Framework for transforming best practices for landrace conservation to policies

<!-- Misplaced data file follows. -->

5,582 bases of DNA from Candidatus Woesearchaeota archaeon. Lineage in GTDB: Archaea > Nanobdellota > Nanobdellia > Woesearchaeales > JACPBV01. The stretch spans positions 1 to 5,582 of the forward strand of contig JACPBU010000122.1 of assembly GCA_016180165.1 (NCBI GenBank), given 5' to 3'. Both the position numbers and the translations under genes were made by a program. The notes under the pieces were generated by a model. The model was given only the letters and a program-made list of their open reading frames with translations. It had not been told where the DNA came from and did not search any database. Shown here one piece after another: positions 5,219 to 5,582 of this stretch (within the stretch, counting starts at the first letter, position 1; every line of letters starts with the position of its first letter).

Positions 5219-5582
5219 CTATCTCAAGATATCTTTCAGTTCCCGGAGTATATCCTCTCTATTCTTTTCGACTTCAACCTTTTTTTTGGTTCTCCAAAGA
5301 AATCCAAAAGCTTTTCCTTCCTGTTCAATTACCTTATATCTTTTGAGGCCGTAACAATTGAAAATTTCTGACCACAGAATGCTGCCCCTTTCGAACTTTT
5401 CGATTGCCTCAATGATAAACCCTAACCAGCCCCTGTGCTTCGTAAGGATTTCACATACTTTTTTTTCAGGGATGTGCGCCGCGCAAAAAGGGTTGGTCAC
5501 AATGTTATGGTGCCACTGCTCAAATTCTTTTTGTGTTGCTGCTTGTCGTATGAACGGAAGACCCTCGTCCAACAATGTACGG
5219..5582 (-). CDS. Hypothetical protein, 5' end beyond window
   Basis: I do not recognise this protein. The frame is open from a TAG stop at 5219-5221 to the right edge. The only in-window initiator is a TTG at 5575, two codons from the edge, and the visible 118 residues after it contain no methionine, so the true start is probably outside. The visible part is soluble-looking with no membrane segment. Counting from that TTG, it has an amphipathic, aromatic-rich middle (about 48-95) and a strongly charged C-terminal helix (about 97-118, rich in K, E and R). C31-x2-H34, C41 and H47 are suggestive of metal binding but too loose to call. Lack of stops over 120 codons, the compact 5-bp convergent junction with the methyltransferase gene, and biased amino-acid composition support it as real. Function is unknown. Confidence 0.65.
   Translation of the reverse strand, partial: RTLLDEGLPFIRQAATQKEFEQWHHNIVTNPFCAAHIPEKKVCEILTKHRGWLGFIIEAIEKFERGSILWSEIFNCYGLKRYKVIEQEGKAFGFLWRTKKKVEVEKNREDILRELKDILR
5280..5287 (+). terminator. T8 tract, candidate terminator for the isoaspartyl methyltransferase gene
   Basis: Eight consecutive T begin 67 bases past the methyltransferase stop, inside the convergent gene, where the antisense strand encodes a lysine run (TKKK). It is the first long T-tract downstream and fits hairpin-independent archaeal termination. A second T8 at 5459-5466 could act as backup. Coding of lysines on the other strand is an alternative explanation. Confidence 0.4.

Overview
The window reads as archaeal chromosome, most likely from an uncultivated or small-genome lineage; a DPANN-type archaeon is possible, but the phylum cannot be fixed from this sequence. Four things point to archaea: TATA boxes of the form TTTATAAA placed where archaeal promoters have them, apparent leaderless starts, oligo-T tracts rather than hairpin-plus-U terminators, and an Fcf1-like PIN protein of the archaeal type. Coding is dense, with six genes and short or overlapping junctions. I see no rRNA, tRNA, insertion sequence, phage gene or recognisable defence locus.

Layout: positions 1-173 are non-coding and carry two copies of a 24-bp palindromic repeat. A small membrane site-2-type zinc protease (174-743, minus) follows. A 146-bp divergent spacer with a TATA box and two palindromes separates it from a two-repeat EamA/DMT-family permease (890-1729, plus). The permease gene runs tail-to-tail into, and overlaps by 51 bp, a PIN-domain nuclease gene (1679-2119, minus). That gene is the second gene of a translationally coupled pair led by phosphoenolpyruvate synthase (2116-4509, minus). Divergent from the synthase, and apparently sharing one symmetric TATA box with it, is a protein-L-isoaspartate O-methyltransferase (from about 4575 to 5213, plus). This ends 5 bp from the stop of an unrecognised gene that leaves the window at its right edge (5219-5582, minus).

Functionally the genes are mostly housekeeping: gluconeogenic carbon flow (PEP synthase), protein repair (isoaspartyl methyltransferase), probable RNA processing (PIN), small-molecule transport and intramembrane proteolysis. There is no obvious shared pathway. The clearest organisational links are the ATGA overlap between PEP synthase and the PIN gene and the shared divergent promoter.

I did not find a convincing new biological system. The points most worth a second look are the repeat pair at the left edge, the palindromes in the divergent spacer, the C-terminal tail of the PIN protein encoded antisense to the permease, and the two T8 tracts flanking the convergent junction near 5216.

Traditional farming systems and conservation of local cultivars and associated indigenous knowledge are under threat and growing pressure resulting in genetic erosion of crop diversity. These systems are an essential component of sustainable crop production, household income and human nutrition for many of the poor farmers found in fragile semiarid ecosystems of Sub-Saharan Africa (SSA). With the signing of the Convention on Biological Diversity (CBD) in 1992, in situ conservation for crops and their related genetic resources has been given prominent mention in global and national policies for biodiversity conservation. In situ strategies are an important and complementary component of the overall agrobiodiversity conservation efforts that aim to conserve not only crop genetic resources but also crop evolutionary processes. However, policy support of the science and practice of in situ conservation, lag behind CBD commitment in much of SSA.